A beautiful story of volunteering from one of my Chinese students
When I retired in 2015, after many years as an agricultural researcher, I came to Australia from China. I started living with my only daughter and her family in Sydney. My wife and I help my daughter by looking after our grandchildren and doing all the housework.
One day I cleared away some rubbish, i found several empty containers of chlorine, but I didn't know each of them cost $10. The next day was garbage collection day. So, I put three of the containers into our yellow garbage bin. As the bin was full enough, I was unable to squeeze the remaining two containers. I found that my neighbour’s yellow bin was almost empty.
I wanted to ask my neighbour if I could put my plastic containers into their yellow bin. I went to press their doorbell, but after waiting about 10 minutes, nobody opened the door. So, I decided to put the two containers into their yellow bin without their permission. About half an hour later, I found the two yellow containers besides our yellow bin with a note in Chinese - ‘Don't put your garbage into my bin!’ I was so embarrassed, I had no idea! To this day, I don't do anything unless I get permission.
For almost two years, we have lived in harmony with our neighbours. Whenever I meet my neighbours, we always greet each other with a warm smile or a wave. I often volunteer my service to assist my neighbours. For instance, two of my neighbours had planted mango trees in their backyard. After many years, the mango trees have grown very big, but didn't blossom. Last year, I helped them to cut. A lot of the extra branches, and this year, the mango trees began to blossom and yield fruit.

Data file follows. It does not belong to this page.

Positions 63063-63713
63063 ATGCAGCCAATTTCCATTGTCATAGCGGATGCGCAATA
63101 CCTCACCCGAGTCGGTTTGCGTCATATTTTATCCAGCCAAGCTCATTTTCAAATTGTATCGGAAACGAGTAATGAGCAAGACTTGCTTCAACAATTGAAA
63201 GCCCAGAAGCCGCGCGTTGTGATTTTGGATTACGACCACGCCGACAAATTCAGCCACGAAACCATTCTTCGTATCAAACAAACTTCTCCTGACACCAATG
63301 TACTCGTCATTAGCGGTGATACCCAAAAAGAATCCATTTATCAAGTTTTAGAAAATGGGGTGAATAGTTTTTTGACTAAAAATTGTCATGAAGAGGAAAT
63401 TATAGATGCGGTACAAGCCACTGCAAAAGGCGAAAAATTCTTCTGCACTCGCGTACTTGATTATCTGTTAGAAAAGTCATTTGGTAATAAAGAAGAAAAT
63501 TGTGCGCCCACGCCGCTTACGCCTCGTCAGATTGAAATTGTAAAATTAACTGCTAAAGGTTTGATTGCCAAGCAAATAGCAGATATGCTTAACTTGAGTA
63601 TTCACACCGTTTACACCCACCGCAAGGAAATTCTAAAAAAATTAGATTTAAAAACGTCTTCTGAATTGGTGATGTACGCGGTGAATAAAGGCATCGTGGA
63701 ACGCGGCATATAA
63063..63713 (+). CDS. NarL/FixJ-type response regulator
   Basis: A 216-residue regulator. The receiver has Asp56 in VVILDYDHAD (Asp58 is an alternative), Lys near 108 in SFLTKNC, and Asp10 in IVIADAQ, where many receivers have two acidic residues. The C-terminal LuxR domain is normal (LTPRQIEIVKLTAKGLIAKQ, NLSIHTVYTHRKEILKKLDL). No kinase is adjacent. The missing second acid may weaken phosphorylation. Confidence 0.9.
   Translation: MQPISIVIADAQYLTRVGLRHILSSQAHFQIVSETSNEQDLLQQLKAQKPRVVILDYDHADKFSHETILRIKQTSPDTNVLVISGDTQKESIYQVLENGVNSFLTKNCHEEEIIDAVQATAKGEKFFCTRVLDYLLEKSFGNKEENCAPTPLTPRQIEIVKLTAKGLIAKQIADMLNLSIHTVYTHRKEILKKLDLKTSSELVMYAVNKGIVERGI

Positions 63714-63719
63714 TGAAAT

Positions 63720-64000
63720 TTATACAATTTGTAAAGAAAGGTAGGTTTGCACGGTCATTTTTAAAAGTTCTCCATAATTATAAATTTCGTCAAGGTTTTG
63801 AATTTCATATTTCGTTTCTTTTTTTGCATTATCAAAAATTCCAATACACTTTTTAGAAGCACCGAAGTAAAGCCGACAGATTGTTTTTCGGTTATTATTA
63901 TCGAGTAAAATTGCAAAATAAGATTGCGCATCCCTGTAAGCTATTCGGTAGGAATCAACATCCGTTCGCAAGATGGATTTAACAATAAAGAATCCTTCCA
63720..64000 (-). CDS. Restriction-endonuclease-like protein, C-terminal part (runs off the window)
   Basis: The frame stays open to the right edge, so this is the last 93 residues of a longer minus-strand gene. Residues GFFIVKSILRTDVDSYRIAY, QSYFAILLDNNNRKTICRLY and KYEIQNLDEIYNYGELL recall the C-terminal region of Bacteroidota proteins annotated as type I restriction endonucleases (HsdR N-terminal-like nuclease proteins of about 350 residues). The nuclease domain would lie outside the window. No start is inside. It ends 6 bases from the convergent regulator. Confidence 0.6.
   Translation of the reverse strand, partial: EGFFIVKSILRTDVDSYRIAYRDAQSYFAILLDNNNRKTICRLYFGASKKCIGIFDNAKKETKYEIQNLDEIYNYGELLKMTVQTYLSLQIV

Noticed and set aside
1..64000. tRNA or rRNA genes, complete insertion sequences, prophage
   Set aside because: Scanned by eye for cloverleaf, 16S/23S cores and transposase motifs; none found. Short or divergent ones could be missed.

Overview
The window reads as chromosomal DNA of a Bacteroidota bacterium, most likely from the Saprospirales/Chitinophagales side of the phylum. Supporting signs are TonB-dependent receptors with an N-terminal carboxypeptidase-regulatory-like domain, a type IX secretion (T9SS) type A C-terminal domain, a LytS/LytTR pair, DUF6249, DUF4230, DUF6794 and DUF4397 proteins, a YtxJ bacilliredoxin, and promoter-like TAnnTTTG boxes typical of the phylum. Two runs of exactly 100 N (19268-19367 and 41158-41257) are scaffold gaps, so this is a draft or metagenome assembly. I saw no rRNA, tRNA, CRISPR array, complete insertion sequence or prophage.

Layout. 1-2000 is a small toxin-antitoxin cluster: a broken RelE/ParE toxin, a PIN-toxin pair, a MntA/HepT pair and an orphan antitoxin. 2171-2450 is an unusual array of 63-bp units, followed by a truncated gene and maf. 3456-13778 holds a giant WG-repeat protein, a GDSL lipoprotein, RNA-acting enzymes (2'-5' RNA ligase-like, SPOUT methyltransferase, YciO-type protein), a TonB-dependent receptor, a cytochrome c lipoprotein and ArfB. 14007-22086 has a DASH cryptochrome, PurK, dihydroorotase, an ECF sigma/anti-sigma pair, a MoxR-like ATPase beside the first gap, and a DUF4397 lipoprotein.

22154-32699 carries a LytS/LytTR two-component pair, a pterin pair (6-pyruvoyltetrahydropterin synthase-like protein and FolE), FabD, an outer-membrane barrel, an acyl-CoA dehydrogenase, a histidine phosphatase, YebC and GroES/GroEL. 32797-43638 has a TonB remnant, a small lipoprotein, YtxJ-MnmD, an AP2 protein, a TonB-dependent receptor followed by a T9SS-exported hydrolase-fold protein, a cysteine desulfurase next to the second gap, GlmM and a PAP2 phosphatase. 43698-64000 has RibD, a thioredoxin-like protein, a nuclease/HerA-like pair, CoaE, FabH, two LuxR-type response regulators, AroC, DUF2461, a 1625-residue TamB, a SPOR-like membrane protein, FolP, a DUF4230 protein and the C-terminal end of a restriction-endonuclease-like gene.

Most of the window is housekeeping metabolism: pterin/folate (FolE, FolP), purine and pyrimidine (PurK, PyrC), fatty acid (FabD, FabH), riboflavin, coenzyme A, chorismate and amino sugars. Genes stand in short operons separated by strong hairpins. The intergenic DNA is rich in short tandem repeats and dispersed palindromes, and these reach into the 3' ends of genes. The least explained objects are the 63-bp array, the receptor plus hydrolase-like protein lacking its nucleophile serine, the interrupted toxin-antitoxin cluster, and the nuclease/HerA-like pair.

My other neighbour is an elderly English lady. She is too old to start her lawn mower. Last year, when she needed to mow her lawn, she asked me to start the mower for her. When I started the mower, I decided to mow the lawn for her. This year her mower was taken away by her daughter. When her lawn needs mowing, I use my mower to mow her lawn.
The elderly lady has a farm and she often goes to live on her farm for two or three weeks. When she is away, I help to mow her lawn, clean her yard, feed her hen and collect eggs for her. She is very pleased with my voluntary labour.
I feel it is important to live with neighbours in harmony, and as a migrant important to get along with neighbours and offer help whenever needed.